Google’s New Privacy Policy: 5 Ways to Minimize Your Online Exposure

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Google just rolled out a streamlined privacy policy that consolidates your personal information for use across various Google-owned services. Despite some criticism and accusations of an Orwellian Big Brother scenario, the updated policy’s goal, says Google, is “to create one beautifully simple and intuitive experience.”

(MORE: The Basics Behind Google’s New Privacy Policies)

There’s no denying that the new policy doesn’t make it any easier to stay off the digital grid, so here are some things you can do to minimize what Google knows about you.

1. Disable automatic log-in. If you’re perpetually logged into your Google account, you might have enabled a password-storing feature in your browser, or at some point selected the Google Accounts option to stay signed in. On the Accounts Preferences page, you can disable this feature. If you still seem to be automatically signed in each time you surf the web, you can go into your browser’s privacy settings and clear all cache and cookies.

2Opt out of ads based on interests and demographics. On Google’s Ad Preferences page, you can edit or remove the interests Google has determined for you or opt out entirely. You can also find mild entertainment (and, if you’re an optimist, relief) in the fact that Google’s inferred demographic information about you is often wildly incorrect.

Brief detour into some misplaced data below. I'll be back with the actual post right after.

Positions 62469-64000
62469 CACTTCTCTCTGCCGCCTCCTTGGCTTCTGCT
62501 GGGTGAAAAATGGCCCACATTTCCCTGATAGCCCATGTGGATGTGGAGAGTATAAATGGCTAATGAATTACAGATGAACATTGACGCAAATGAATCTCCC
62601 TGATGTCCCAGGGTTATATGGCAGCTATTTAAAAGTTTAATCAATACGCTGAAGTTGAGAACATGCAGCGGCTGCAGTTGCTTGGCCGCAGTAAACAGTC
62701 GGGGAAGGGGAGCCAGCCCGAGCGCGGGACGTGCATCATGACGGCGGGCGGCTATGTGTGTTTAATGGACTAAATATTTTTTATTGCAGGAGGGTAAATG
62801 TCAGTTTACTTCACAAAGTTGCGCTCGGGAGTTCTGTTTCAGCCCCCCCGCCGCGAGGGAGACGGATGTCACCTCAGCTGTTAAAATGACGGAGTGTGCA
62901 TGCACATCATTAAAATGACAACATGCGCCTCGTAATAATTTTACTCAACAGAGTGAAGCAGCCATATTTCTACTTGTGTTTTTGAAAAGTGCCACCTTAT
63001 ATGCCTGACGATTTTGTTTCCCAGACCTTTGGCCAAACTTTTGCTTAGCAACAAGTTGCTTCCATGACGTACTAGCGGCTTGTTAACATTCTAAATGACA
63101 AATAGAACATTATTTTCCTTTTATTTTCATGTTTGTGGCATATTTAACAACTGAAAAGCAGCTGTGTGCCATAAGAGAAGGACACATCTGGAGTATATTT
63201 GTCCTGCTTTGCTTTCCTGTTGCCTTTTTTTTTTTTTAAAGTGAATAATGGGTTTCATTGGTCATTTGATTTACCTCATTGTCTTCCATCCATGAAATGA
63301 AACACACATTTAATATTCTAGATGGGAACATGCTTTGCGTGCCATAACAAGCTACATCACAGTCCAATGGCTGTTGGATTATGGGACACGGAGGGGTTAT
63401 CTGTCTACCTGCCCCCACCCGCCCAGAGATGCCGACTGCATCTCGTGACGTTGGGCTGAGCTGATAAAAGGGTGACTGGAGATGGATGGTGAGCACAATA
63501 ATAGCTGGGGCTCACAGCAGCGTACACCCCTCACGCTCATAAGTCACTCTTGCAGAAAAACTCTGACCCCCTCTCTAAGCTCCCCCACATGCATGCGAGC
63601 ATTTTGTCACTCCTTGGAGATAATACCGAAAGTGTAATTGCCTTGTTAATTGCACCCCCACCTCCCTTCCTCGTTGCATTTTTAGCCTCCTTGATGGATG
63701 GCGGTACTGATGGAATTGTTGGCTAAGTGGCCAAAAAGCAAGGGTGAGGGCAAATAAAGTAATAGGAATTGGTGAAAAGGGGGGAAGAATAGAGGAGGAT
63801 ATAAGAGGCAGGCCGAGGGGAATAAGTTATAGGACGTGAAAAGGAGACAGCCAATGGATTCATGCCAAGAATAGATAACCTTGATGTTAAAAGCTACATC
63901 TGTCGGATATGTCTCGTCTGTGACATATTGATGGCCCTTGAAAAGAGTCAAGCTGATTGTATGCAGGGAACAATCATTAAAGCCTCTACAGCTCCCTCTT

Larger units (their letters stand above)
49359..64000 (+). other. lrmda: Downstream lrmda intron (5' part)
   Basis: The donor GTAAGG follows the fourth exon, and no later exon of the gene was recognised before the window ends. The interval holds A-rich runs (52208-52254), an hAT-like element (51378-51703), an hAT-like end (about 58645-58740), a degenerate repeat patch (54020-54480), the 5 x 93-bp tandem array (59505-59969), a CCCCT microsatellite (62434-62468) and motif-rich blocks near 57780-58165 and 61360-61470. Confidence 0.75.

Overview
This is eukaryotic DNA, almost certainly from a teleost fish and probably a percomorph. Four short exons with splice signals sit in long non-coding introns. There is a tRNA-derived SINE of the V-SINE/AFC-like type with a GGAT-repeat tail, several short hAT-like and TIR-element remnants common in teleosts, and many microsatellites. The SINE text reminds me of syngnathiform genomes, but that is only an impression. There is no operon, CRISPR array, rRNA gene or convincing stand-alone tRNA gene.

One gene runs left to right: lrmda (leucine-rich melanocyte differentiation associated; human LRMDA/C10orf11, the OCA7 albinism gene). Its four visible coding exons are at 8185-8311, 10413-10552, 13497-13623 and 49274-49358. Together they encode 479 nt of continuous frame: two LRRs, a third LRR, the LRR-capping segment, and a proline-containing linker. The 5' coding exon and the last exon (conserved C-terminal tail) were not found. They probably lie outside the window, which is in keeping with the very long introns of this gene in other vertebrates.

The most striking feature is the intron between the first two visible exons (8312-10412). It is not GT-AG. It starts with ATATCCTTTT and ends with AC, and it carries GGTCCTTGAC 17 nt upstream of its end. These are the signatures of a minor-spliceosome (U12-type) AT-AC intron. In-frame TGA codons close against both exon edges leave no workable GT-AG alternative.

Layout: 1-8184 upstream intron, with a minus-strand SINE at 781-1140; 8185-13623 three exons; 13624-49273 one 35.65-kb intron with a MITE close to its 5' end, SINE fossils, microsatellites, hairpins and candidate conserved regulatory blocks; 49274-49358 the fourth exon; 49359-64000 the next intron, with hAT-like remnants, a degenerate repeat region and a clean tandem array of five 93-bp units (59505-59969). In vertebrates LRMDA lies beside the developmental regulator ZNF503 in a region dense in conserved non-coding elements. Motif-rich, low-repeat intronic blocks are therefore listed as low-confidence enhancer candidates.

3. Use an anonymizing tool. Companies like Anonymizer offer a variety of services to keep your personal information secure by routing all your online activity  through an encrypted tunnel. A yearly subscription costs $79.99, though the company does offer a free two-week trial and a 30-day money back guarantee. There are also free alternatives like TOR.

(PHOTOS: A History of Google Doodles)

4. Enable private browsing mode. Most browsers feature a “private” mode, where any online activity won’t be tracked. (If you haven’t yet abandoned all Google products, the company’s Chrome web browser offers “incognito mode.”) This means the browser will not store search history or cookies, which house data such as sites you visit, preferences and login information. According to Google, this method is particularly useful “if you’re planning a surprise birthday present or party,” but it could also help keep your information off the record.

5. Turn to resources other than Google. It’s tough to imagine, but there ARE search engines and other mobile and web services completely unaffiliated with Google. Ixquick, for example, calls itself “the world’s most private search engine.” DuckDuckGo also vows it “does not collect or share personal information. That is our privacy policy in a nutshell.” And if you’re skeptical about Gmail, there are always plenty of email alternatives, though your kids or coworkers might mock you for using outdated providers.

Above all, be aware and educate yourself. If you’re still fearful or at least a bit dubious about Google’s privacy policy, you can read the complete text here.

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